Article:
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Vyte makes it easy to invyte people to your calyndyr


Planning a meeting with me used to take hours. First you must bathe yourself in the ritual Spring of Understanding and then, once completely clean, you must enter the room of Writing Down The Appointment. Once that was complete, I required all those requesting a meeting to complete the three trials including the Making of the Hoagie and the Understanding (And Explaining) Of Django Programming. Ultimately few passed my tests.

Now, however, I just use Vyte. Vyte lets folks visit your private page – like mine – and select a date to meet. You can approve it, set a location, and even decline it. It’s much like competing services like Calendly but I particularly like the ease of use and design.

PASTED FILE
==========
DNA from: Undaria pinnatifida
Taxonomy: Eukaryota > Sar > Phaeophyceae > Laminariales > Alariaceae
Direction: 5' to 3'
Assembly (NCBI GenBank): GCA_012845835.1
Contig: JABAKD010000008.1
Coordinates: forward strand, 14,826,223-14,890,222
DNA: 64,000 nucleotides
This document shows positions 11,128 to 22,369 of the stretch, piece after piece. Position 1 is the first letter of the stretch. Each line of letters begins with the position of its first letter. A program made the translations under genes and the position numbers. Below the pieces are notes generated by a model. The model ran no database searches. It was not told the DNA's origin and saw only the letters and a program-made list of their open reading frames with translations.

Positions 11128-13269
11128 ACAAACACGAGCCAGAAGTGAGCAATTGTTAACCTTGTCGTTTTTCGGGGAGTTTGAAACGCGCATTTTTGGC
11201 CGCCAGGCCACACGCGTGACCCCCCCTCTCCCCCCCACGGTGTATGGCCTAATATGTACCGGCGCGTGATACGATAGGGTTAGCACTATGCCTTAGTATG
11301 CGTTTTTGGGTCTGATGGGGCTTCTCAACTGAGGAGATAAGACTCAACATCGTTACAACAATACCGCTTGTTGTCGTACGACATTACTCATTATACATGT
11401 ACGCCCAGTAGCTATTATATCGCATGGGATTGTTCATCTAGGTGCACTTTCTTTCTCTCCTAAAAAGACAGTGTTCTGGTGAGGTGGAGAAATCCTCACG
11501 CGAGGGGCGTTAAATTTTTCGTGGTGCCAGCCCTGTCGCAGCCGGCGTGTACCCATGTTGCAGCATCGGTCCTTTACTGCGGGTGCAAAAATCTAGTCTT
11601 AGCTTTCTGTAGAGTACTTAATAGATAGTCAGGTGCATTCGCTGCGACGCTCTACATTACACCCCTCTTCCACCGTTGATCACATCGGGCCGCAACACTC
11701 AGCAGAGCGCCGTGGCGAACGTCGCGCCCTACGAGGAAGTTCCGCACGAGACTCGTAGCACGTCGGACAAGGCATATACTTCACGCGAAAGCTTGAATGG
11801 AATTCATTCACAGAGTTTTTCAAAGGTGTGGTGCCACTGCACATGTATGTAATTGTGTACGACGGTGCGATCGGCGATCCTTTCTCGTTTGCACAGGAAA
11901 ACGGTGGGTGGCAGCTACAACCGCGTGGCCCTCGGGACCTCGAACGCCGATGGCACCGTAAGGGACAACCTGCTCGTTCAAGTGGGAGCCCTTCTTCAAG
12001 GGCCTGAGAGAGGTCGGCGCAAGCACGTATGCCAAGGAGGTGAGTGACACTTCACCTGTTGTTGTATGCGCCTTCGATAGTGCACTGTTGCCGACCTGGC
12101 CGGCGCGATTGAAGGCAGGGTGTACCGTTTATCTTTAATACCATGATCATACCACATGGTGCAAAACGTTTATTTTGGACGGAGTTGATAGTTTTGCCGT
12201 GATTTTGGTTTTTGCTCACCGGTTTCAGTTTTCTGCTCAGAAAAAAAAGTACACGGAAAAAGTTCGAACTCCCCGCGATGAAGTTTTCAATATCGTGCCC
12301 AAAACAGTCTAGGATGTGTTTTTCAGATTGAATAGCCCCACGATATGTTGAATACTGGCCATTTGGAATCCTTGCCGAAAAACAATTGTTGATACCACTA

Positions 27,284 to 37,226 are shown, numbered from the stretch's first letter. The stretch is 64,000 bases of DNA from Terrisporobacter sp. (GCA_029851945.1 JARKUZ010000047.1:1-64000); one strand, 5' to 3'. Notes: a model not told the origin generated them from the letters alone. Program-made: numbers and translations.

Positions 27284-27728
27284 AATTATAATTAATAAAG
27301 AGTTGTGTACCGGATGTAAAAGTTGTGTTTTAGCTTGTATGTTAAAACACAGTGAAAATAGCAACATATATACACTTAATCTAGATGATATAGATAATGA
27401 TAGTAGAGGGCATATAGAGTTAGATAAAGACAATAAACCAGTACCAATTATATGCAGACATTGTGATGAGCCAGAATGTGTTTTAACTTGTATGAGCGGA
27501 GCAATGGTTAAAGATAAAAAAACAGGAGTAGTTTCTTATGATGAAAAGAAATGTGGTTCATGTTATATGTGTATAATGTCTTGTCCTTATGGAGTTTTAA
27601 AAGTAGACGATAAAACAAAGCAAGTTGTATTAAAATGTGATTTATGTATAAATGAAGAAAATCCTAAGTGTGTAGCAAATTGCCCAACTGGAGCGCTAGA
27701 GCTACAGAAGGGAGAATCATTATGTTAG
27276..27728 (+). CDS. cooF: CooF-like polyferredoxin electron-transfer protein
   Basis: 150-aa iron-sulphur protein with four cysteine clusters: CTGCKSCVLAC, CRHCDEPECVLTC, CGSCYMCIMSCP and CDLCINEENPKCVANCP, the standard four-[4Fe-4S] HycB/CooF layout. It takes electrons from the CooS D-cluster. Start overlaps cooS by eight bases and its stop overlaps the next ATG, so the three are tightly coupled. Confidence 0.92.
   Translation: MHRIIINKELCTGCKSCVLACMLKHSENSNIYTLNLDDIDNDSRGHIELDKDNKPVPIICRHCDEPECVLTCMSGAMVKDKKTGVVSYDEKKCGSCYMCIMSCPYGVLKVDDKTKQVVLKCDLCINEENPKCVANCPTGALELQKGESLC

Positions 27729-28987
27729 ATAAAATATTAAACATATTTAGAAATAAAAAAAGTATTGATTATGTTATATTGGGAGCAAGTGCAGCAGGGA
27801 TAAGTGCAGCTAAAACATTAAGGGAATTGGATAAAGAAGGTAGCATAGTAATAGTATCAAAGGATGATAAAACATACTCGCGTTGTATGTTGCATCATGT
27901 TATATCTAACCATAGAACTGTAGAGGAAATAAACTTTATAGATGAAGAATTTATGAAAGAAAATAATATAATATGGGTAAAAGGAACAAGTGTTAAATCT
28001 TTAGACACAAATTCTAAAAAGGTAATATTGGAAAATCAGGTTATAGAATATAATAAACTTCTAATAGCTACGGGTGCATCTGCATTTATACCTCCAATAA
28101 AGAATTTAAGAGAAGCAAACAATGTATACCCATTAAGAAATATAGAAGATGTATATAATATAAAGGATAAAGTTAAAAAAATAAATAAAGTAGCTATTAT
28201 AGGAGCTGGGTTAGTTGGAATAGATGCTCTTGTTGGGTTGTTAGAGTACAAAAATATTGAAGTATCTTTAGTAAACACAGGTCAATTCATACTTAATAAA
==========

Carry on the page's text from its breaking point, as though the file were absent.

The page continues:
Founded by French techies Martin Saint-Macary and Philippe Hong the company is self-funded and just starting out. They have 200 paid companies and 6,000 monthly active users.

“I met Philippe at a startup competition a few years ago,” said Saint-Macary. “After enjoying working together on some side projects, we co-founded Vyte together. We started tackling the group scheduling issue, and later realised that oddly enough, scheduling 1-on-1s was a much bigger pain at work, so we refocused on that.”

The system syncs with your Google Calendar and the mobile app acts as its own calendar app, allowing you to replace your default one.

Sadly Vyte does not allow me to force those who wish an audience with me to complete the arduous task of Putting The Fitted Sheet Down The Right Way The First Time it does make it easier for me to pass the buck and say “Hey, click on this and pick a time and I’ll tell you ‘No.’” Thus, as they say, the great world spins.